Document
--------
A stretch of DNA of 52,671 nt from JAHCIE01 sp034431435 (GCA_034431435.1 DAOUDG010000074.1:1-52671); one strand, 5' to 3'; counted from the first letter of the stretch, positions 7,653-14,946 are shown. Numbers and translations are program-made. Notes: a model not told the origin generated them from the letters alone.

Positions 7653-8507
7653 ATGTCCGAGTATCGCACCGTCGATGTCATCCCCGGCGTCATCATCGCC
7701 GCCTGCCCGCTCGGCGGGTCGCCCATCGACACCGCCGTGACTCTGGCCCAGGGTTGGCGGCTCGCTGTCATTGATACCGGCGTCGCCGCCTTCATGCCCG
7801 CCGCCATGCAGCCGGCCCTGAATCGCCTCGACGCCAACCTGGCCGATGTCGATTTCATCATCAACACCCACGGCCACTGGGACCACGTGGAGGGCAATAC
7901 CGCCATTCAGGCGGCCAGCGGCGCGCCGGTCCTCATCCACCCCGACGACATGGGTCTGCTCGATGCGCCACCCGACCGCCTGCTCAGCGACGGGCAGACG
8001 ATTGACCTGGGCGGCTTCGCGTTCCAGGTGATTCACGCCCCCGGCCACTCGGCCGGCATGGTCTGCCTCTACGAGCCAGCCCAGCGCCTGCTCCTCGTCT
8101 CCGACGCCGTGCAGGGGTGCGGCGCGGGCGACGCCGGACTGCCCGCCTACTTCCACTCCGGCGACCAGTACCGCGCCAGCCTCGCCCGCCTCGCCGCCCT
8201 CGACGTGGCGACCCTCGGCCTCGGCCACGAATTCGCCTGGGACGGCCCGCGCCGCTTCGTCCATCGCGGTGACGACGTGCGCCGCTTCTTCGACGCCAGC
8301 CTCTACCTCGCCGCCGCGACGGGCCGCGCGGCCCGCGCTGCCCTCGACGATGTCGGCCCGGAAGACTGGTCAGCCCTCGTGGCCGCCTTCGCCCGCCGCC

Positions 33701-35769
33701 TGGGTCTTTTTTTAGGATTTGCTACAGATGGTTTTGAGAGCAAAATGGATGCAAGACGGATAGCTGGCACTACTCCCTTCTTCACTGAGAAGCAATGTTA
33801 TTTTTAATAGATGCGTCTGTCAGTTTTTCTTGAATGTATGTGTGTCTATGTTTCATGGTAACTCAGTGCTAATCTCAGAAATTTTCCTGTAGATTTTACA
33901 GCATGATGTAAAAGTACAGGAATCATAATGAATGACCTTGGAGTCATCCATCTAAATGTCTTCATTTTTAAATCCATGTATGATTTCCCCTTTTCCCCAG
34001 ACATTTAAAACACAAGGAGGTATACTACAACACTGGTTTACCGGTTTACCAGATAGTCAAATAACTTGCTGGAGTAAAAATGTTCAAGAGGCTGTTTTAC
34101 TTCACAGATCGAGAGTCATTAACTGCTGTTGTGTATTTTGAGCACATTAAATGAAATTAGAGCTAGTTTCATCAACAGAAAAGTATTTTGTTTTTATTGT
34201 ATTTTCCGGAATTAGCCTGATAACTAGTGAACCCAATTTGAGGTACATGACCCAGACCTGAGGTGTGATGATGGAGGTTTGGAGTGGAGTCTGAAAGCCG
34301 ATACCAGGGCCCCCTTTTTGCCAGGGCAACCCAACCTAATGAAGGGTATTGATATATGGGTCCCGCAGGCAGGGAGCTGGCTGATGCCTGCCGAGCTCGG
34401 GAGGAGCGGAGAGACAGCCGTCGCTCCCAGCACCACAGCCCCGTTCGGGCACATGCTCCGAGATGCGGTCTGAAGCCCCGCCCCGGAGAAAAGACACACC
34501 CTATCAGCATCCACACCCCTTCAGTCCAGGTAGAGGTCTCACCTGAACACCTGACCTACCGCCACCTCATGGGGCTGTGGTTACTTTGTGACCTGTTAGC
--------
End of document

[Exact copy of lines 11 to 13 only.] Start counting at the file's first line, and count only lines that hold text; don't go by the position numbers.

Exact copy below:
Positions 33701-35769
33701 TGGGTCTTTTTTTAGGATTTGCTACAGATGGTTTTGAGAGCAAAATGGATGCAAGACGGATAGCTGGCACTACTCCCTTCTTCACTGAGAAGCAATGTTA
33801 TTTTTAATAGATGCGTCTGTCAGTTTTTCTTGAATGTATGTGTGTCTATGTTTCATGGTAACTCAGTGCTAATCTCAGAAATTTTCCTGTAGATTTTACA